What is the real purpose of SEO, anyway? Ask anyone and the answer is bound to be something along the lines of, the goal of SEO is to increase your search engine rankings or, for those who have given it a bit more thought, it’s to drive more traffic to your website.
While those answers are technically accurate, the truth goes a whole lot deeper than that, and one company’s truth is not necessarily another’s. Every business has a unique profile, way of doing business and service or product offering, and it also has unique search engine optimization needs.
To define your SEO goals and objectives, it helps to first determine your expected outcome from all of your marketing efforts. Driving plenty of traffic to your website is really just a starting point from which to branch out, because increased traffic that doesn’t bring you any benefit is worthless. Below are four basic examples of search engine optimization goals that you could aim for.
If you want to use your website to push sales of your product or service, then you need to consider keywords that focus on your niche with purchase intent. This means, your website should be populated with nitty-gritty info, like product comparisons, product reviews, individual product detail pages, and pricing pages that make it as easy as possible for people to find the products on your website. For help on writing good product comparison page’s check out this article from pro blogger.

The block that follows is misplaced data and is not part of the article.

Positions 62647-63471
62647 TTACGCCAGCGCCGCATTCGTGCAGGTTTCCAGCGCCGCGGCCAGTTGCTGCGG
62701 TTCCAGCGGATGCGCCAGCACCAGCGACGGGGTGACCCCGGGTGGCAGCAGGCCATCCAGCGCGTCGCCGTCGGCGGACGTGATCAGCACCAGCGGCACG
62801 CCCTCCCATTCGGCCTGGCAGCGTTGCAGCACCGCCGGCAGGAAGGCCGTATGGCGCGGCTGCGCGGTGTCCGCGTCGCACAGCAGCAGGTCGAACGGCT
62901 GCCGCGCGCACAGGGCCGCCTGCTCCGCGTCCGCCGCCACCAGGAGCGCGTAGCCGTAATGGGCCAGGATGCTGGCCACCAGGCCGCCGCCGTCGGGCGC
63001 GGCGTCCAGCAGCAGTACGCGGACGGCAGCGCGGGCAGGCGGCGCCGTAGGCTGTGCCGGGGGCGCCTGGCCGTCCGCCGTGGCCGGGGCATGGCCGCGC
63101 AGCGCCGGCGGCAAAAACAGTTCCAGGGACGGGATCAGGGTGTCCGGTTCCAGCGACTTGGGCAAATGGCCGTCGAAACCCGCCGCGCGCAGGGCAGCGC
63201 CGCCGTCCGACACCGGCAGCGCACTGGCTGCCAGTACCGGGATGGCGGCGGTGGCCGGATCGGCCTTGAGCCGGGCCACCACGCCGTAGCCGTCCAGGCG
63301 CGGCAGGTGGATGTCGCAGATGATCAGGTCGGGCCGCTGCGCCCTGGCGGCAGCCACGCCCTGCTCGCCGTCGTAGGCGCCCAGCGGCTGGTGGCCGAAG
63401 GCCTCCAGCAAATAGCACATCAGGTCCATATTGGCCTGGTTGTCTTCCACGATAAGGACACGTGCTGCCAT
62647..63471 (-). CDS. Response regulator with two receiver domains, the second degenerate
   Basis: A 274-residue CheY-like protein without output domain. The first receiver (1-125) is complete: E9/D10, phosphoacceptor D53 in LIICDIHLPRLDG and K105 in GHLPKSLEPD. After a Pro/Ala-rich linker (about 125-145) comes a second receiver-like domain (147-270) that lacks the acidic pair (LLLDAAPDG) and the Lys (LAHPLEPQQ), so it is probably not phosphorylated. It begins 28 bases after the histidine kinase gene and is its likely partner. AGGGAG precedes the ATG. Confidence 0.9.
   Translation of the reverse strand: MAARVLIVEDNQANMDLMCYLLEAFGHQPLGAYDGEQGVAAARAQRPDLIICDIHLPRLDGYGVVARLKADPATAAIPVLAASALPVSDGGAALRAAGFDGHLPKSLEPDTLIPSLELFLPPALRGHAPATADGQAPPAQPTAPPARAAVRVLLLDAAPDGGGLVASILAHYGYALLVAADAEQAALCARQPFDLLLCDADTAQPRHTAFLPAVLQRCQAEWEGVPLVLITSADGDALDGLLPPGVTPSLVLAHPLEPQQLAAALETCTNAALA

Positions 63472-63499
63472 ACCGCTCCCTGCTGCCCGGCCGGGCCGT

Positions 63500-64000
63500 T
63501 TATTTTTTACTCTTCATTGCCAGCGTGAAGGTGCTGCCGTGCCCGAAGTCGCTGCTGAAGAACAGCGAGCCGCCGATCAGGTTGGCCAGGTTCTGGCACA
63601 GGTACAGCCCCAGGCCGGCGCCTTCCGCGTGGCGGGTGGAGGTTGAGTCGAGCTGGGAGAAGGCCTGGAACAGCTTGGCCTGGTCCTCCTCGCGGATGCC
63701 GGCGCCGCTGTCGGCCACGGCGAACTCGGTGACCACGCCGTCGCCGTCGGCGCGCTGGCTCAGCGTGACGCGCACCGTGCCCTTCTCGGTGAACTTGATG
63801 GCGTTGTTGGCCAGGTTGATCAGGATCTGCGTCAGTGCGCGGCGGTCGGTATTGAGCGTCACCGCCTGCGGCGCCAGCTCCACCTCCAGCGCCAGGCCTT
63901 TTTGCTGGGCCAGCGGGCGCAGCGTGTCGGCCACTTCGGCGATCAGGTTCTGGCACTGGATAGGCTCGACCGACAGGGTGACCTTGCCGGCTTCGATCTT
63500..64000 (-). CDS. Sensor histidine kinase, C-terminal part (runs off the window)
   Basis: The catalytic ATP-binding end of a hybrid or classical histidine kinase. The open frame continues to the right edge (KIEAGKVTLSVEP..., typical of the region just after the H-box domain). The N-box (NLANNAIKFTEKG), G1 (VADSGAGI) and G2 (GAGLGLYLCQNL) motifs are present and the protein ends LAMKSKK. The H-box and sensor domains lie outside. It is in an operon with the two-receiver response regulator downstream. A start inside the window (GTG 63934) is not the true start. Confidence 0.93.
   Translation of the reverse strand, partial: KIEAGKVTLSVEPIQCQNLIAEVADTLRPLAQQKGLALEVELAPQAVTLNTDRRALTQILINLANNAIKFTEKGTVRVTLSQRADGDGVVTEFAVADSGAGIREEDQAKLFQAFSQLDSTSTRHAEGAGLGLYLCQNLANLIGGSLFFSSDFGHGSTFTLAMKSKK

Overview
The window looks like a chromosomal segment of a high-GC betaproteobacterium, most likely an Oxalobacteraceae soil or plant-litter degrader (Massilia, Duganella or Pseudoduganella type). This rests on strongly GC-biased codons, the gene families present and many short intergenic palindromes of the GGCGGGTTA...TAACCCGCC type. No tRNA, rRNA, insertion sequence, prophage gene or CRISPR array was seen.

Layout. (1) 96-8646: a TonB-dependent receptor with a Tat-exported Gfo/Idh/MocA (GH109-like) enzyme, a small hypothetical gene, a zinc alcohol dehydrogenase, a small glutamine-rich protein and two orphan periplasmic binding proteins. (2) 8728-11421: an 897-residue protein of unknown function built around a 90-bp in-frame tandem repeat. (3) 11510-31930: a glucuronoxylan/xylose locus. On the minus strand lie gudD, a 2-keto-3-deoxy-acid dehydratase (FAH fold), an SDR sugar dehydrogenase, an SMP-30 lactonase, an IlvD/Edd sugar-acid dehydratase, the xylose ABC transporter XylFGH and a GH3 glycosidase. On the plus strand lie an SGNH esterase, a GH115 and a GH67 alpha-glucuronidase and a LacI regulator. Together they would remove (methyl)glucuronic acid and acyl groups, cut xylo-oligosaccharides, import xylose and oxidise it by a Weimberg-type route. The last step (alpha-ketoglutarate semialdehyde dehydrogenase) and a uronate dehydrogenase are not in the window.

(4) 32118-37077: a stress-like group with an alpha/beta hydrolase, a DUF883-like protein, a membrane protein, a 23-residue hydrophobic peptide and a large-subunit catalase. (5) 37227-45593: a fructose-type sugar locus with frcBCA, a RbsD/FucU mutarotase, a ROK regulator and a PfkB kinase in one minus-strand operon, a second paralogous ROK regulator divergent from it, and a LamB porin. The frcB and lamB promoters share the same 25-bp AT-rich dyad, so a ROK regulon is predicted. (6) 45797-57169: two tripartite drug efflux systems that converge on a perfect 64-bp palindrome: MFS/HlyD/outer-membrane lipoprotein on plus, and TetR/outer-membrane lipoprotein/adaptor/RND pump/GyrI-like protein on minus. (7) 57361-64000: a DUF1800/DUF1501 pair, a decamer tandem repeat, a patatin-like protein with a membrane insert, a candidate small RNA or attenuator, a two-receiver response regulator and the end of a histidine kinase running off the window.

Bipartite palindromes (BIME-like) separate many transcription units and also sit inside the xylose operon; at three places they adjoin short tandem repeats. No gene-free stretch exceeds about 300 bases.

In an ecommerce scenario like this, the initial focus is not necessarily about building long-term relationships – although a percentage of customers will possibly use you for future purchases. The focus of your content should focus strongly on optimizing product and category descriptions to bring in new business.
Lead-generation is also very sales-oriented, but it’s targeting long-term relationships with customers who will use your services and products for several months or years. A simple order-form type website won’t do here; rather, you want to focus on the long-term benefits of your product or service, and on relationships built with clients.
To get lead-generating SEO optimization basics right, you want to concentrate on developing informative content, deep diving into key challenges your lead faces, how your solutions can help, and focus on keywords like “case studies”, “how to”, and other article quality copy that prove your knowledge.
There are many reasons to focus on branding – your primary business isn’t done online; you might be a multinational with varied interests; you are a service-oriented business that can’t define set price-tags, or a host of other reasons. In this case, your website is going to be far more about increasing awareness of your business and its goings-on.
Here you might focus your search engine optimization techniques on branded search, and on sharing information about your operations; for example, whether your business is involved in social improvement projects, or what news outlets or industry experts are saying about you.
Engaging and informing customers
Engagement and information sharing is the SEO long game. Customers may not use your type of product or service regularly, but due to its unique nature, they want to know as much as possible about it before committing. There are incredible examples of this type of SEO to be found on high price tag travel websites, realtor pages and luxury goods sites.
The purpose here is to prove your expertise on the subject, educate your potential customers so that they really know what they can expect.
Of course, these are just some of the goals of effective SEO, and you might have others. These four, however, are the most prevalent and a good place to get your feet wet with some SEO optimization basics.
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What are the goals and objectives behind your search engine optimization efforts? Leave a comment, I read every one.